We recently conducted a 1-year evaluation of the Advantage Mentoring Programme. Advantage is a new mentoring programme for young people aged 14-21 years from underserved communities, with mild to moderate mental health and wellbeing difficulties. The programme focuses on helping to re-establish aspirations and a sense of connection for young people. Participants receive ongoing individual mentoring support for up to 6 months from trained professional football Clubs’ Community Organisation (CCO) youth workers, who are in turn supported by an NHS CAMHS practitioner via supervision.
Administrative data including mental health and wellbeing outcome information was collected at the beginning (Time 1) and when young people had completed the programme (Time 2). Outcome measures included the Outcome Rating Scale, the Perceived Stress Scale, the World Health Organisation - Five Well-Being Index, and the Goal Based Outcomes tool. We also conducted interviews with both mentors and mentees, about their experiences of the programme, and the young people’s wellbeing outcomes.
Outcomes and impact
We received administrative data for all 48 young people engaged in Advantage between October 2021 and September 2022, from London and Manchester. The young people were on average 16 years old, and the majority were male (67%). The most common ethnic category was Black/Black British (29%) and there was a majority (75%) of participants from minoritized ethnic backgrounds, which is noticeably different from CAMHS referrals of which less than 25% are from minoritized ethnic backgrounds. Young people involved in Advantage were, on the whole, from areas with high levels of multiple deprivation, in terms of, for example, income, employment, health and crime.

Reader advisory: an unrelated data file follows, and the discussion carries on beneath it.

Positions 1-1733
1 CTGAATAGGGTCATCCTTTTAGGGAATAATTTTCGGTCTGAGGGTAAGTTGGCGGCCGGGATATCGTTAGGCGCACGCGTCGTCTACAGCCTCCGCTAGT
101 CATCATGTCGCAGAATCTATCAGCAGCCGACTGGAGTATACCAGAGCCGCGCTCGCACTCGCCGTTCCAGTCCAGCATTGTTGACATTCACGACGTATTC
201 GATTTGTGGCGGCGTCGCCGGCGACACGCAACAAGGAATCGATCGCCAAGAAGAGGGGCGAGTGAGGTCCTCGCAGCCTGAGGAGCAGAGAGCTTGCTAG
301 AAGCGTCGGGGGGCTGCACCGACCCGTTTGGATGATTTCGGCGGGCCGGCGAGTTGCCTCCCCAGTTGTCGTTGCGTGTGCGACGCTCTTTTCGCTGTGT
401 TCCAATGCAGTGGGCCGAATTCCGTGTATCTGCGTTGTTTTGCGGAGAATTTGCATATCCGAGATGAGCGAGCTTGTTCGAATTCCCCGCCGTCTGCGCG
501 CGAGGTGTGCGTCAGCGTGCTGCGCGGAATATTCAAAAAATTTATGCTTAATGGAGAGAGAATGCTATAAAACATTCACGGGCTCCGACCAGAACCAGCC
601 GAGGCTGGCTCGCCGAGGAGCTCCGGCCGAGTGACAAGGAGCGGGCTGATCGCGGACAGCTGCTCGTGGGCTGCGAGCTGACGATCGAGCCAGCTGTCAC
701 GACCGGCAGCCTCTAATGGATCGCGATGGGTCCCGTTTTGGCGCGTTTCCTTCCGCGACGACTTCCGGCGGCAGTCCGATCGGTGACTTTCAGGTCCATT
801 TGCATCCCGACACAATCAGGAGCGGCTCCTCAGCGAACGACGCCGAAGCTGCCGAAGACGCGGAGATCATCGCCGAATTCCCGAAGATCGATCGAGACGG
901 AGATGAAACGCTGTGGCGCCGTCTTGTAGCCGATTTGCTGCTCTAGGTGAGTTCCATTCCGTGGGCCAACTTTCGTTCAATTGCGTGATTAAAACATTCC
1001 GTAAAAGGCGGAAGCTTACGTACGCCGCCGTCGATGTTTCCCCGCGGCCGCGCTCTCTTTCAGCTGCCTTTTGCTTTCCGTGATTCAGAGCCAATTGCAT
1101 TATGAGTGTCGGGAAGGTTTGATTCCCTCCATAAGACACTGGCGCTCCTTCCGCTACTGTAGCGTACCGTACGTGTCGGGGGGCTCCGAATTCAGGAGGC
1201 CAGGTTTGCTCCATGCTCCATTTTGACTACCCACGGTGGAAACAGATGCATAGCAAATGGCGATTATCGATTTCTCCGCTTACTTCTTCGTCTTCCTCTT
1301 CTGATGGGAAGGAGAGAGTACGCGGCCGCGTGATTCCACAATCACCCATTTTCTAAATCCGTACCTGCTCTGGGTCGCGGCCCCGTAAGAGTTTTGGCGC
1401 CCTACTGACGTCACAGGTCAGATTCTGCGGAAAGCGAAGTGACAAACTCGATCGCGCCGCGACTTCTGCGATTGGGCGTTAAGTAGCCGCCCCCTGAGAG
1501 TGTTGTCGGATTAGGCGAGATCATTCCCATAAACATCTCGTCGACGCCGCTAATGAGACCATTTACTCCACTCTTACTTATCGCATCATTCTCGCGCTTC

We found that mentees reported statistically significant improvements on all four of the outcome measures focused on general wellbeing, stress and goals.
In interviews, mentees described Advantage as a setting for conversations with a focus on providing practical solutions, working together towards goals, and giving young people space to talk. They discussed receiving advice from mentors who they get on well with, and who some saw as role models. Shared interests, feeling listened to, and the trusting and non-judgemental nature of the mentor-mentee relationship were important factors from the mentees’ perspectives.
Mentors described Advantage as flexible, with the format and content of the sessions varying depending on the needs of the mentees. Mentors described their sense that the Advantage Programme had a positive impact on young people and also suggested some areas for improvement.
[image: young people's description of the sessions]
We found that overall, young people involved in Advantage reported a positive impact on their mental wellbeing and consistent with its aims, Advantage is providing support in an early intervention capacity. Advantage’s location in the community also makes it more accessible to young people from minoritized ethnic groups to engage with compared to other sources of support.
The full evaluation report can be found here.
You can visit the Advantage Mentoring Website here.
The Child Outcomes Research Consortium (CORC) at the Anna Freud National Centre for Children and Families (AFNCCF) were commissioned by the Advantage Programme Partnership to conduct an independent evaluation of the Advantage Programme. The evaluation ran from October 2021 to September 2022.